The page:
11.28.12 7:22 PM ET
The Loophole in the Tax Pledge
Kevin Glass has a friendly reminder for everyone as we approach what appears to be an almost inevitable tax hike for those who earn more than $250,000 a year.
[T]here's an important twist: ATR uses a current-law baseline for defining a tax increase. So if no action at all is taken on the expiring Bush tax cuts, the pledge would not be violated.
How is that possible, you say? It's easy -- and a necessary part of the pledge. If the expiration of temporary tax cuts counted against a legislator as a tax increase, then the very existence of a temporary tax cut would violate the ATR Pledge. And so would the act of voting for such a temporary measure. Only permanent cuts would count as an anti-tax position, since a vote for a tax cut that sunsets is also vote for taxes to go up again at some future date. That would mean that everyone in Congress who voted for the Bush tax cuts has also already voted for a tax increase. As well, depending on how long it takes for cuts to sunset, counting the end of a temporary cut against legislators could awkwardly hold new members of Congress accountable for something they weren't around to vote for in the first place, where the cuts were marked as a decrease. Taking an absolutist view on temporary cuts would rapidly make the whole pledge untenable.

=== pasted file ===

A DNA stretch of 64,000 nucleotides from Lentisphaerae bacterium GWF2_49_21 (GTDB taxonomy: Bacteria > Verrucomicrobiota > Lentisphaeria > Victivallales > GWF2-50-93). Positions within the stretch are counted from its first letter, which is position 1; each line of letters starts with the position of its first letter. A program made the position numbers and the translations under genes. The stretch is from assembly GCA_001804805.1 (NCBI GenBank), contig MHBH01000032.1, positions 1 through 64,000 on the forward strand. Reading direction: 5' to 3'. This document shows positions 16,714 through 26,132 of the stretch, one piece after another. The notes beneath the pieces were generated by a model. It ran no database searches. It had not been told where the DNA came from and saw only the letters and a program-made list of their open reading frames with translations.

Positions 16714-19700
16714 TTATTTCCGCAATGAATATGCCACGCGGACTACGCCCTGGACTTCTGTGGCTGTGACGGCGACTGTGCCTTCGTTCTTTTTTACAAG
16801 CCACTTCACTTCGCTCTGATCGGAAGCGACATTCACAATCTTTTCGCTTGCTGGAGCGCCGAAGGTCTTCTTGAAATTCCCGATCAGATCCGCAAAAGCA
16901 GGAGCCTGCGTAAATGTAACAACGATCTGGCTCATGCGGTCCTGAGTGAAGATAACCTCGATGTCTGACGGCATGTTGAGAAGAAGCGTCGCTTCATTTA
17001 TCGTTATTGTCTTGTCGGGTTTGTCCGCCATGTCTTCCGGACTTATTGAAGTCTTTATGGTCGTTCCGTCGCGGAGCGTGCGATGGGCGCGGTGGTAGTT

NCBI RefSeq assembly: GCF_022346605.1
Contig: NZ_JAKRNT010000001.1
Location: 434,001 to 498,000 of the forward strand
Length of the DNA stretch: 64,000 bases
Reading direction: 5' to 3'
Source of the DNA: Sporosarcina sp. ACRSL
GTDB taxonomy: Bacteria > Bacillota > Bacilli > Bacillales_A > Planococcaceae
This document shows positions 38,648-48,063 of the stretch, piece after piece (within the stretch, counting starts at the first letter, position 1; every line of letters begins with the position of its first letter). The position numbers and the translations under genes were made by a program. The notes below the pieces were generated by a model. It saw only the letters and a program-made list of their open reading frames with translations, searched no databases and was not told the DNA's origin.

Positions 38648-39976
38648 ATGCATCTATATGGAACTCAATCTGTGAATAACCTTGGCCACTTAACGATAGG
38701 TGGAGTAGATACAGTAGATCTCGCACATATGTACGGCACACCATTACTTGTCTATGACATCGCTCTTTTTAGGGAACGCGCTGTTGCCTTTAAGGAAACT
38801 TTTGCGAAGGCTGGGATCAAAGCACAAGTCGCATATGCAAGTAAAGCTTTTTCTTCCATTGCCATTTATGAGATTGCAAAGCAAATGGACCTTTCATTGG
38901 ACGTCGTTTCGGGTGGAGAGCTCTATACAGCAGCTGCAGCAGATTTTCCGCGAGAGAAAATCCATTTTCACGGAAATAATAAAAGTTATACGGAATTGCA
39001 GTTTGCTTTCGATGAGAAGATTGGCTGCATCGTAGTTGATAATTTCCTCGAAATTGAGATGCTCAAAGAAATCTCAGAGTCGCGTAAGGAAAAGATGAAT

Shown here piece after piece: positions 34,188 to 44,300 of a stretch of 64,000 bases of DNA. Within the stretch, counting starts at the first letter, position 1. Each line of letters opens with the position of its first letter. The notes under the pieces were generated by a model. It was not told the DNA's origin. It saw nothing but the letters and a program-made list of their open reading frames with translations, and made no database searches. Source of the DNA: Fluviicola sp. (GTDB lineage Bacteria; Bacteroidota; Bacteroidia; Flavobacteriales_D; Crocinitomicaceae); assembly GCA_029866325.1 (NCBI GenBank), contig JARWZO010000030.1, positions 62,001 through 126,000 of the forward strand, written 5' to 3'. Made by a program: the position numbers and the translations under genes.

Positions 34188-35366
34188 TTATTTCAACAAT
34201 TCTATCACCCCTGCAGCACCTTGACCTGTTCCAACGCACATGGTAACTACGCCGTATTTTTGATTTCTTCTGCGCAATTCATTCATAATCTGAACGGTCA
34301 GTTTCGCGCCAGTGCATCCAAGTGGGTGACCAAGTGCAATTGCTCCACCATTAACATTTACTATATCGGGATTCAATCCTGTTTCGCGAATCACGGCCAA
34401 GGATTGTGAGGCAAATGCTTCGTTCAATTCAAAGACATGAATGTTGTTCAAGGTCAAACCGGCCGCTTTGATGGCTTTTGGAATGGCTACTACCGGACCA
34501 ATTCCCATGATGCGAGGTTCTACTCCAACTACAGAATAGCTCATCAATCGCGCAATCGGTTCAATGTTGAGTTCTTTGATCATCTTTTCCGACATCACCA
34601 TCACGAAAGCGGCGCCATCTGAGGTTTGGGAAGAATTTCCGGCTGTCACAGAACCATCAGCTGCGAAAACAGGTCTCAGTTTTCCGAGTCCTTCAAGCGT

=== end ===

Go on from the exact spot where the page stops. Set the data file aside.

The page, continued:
The Bush tax cuts expire, Democrats propose new tax cuts for those earning under $250,000, and the GOP goes along with it because basic legislative pragmatism demands it. (Or so I hope.)